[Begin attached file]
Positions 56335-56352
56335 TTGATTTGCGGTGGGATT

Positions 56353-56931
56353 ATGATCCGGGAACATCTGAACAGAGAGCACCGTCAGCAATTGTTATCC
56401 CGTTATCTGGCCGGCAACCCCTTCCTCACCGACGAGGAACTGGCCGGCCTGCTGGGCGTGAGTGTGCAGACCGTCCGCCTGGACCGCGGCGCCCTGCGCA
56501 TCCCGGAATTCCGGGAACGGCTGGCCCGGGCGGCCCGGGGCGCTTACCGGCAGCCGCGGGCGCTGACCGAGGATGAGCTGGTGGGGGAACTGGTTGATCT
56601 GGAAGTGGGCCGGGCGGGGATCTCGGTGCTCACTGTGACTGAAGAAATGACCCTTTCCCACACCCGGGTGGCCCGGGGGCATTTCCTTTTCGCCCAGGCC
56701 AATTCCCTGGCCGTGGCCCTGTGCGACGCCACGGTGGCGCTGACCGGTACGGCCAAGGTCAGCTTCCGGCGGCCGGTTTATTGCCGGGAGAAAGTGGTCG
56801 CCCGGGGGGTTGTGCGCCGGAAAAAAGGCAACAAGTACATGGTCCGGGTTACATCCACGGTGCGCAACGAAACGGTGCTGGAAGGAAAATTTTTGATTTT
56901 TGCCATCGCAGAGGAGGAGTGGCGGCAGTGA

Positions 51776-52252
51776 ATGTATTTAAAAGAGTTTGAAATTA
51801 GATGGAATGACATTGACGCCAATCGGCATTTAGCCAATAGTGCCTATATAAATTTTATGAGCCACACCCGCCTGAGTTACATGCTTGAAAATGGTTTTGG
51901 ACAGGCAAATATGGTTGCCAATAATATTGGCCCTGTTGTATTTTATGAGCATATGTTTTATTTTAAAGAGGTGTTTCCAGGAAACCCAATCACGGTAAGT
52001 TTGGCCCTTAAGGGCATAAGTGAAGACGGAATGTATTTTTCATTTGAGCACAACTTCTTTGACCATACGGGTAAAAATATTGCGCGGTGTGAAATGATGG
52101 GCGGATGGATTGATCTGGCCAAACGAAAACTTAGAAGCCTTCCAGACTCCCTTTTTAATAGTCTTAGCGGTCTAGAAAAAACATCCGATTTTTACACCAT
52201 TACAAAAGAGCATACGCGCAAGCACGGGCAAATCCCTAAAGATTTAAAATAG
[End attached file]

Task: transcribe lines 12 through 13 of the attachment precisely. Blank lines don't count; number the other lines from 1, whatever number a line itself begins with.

51776 ATGTATTTAAAAGAGTTTGAAATTA
51801 GATGGAATGACATTGACGCCAATCGGCATTTAGCCAATAGTGCCTATATAAATTTTATGAGCCACACCCGCCTGAGTTACATGCTTGAAAATGGTTTTGG